Part of the Series
Despair and Disparity: The Uneven Burdens of COVID-19
Fossil fuel firms have long argued that addressing climate change will kill jobs — but the main entities killing oil and gas jobs lately have been fossil fuel firms.
Rather than save jobs, oil firms have lined executive pockets just before declaring bankruptcy, and announced layoffs rather than cut into shareholder profits. Some oil workers are even dying on the job — and instead of increasing safety and transparency, oil companies have pushed Congress to make it impossible for workers and families to sue if they get sick due to unsafe conditions.
We have seen this pattern before with the coal industry, which has long fought efforts to fund benefits to workers who contracted “black lung” in mines. Now, it’s oil and gas firms that are putting profits ahead of the lives of their own workers.
For years, one of the main selling points that oil firms used to lure investors was the amount of dividends they pay to shareholders. Exxon is a case in point: It has raised its dividend 37 years in a row, paying out more than $14 billion in cash dividend payments to its shareholders in 2019. But facing a $2.63 billion loss in the second quarter, Exxon decided to lay off workers rather than cut its shareholder dividend. For workers who manage to survive the layoffs, Exxon will be ending its employer match to workers’ retirement savings plans — a common benefit at major corporations where the firm matches any contributions a worker makes to their 401(k).
This comes despite the implicit support Exxon has received from the Federal Reserve. The Fed has been leveraging $75 billion in public money provided by the CARES Act 10-to-1, allowing them to purchase up to $750 million in corporate bonds and exchange-traded funds through two new programs. The Fed has purchased nearly $300 million in debt from energy and utility companies — drawing scrutiny from 70 environmental and economic justice groups, who’ve asked the Fed to end these purchases.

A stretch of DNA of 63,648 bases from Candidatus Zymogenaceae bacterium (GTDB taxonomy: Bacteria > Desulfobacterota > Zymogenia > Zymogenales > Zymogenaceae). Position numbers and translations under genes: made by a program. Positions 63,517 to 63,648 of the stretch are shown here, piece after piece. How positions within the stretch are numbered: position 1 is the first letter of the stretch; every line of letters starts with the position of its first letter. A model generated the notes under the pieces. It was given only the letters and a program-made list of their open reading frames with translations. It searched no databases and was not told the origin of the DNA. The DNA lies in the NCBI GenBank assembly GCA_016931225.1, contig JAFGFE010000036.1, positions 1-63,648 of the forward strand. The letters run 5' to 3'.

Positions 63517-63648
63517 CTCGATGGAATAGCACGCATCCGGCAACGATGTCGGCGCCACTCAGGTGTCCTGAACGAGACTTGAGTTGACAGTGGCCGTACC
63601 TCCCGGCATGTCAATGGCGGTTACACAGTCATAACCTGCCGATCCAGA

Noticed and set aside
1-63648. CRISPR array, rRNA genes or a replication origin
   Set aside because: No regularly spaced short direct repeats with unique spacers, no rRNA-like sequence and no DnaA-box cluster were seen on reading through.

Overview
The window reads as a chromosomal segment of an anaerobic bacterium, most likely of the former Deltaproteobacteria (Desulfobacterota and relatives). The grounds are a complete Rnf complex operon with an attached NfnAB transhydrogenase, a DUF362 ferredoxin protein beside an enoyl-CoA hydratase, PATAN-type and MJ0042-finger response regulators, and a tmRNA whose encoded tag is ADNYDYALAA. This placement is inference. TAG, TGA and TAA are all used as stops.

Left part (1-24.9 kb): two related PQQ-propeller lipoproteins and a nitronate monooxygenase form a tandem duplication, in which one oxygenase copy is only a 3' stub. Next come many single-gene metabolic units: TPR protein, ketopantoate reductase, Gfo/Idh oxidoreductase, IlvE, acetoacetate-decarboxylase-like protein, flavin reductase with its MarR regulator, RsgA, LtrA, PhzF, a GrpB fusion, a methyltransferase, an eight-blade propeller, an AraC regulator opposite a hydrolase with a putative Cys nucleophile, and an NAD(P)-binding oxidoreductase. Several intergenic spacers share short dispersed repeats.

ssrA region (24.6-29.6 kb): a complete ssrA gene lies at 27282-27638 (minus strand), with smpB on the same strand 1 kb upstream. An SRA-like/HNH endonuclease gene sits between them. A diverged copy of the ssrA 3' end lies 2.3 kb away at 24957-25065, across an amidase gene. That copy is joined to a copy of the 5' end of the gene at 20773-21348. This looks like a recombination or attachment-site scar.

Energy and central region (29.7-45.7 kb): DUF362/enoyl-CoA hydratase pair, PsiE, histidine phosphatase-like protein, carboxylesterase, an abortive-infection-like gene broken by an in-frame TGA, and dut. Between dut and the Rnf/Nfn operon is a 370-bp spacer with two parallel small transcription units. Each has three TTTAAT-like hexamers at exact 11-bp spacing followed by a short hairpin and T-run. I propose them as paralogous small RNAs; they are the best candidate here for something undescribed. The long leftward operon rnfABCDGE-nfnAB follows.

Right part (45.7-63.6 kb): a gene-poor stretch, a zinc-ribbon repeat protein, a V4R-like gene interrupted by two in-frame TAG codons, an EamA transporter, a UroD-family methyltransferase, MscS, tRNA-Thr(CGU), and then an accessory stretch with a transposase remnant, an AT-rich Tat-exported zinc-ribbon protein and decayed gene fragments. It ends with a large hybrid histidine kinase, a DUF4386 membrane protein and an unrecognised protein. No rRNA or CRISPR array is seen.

The Fed’s purchases include $9 million worth of Exxon’s corporate bonds. But the central bank won’t be telling Exxon to save workers’ jobs: Congress and the Fed both failed to create any binding requirements that companies benefiting from these programs retain their workers.
Many oil producers have struggled with a decade of bad bets that were compounded by the spring plunge in oil prices. But that hasn’t stopped them from pushing money out the door to their executives right before they collapse. Last week, the oil and gas drilling firm Noble Corp, which employs 1,600 workers, filed for bankruptcy. Only weeks prior, Noble Corp decided to pay all of its executives their full bonus for 2020, including a $4.2 million pay package for its CEO.
Noble Corp is hardly the first oil and gas firm to make sure its executives got their bonuses just before the company crumbled. Chesapeake Energy, struggling with $9 billion in debt amid crashing oil prices, decided in May to pre-pay 21 executives $25 million in bonuses to ensure they stayed motivated. By the end of June, they were bankrupt. Further, both Whiting Petroleum and Extraction Oil & Gas gave their executives millions in bonuses a mere week before going bankrupt — Whiting Petroleum executives nabbed $14.6 million in cash bonuses and Extraction executives pocketed $6.7 million.
The response of fossil fuel firms and the Trump administration alike to the potentially lethal working conditions for oil and gas workers has been to bury the data and prevent workers from suing. Fossil fuel giants like ConocoPhillips and Exxon lobbied Congress to grant them legal immunity should their workers get sick, as documented by Friends of the Earth. The liability shield proposed by Senate Republicans even allows firms to sue their own workers should they try and seek recompense if they get sick.
This comes as reporting indicates offshore oil rigs may be hotbeds for the virus. On April 8, the Coast Guard reported that at least 26 workers on oil rigs in the Gulf of Mexico had tested positive for COVID-19. Since then, the count has gone dark as the Trump administration refused to disclose new case numbers.
But the problem appears bleak based on numbers coming out of Mexico where 202 employees and five contractors have died of coronavirus at the state-owned oil producer Petróleos Mexicanos (Pemex) — the highest coronavirus death rate of any company in the world, according to Bloomberg. Pemex has been disclosing coronavirus deaths on a daily basis. By contrast, ExxonMobil has declined to report any information at all about the death of its workers due to coronavirus.
Fossil fuel firms are sacrificing their workers’ jobs and safety for profits. The sector can’t blame the pandemic for its troubles, as its troubles predate coronavirus.
By rewarding executives just before bankruptcy, slashing jobs to please investors and pushing for immunity even if they endanger their workers, these firms are proving themselves to be the real job killers. With the Fed’s ongoing purchase of fossil fuel firms’ debt, the public itself is an unwilling enabler of the sector’s approach of pursuing profits, no matter the cost.
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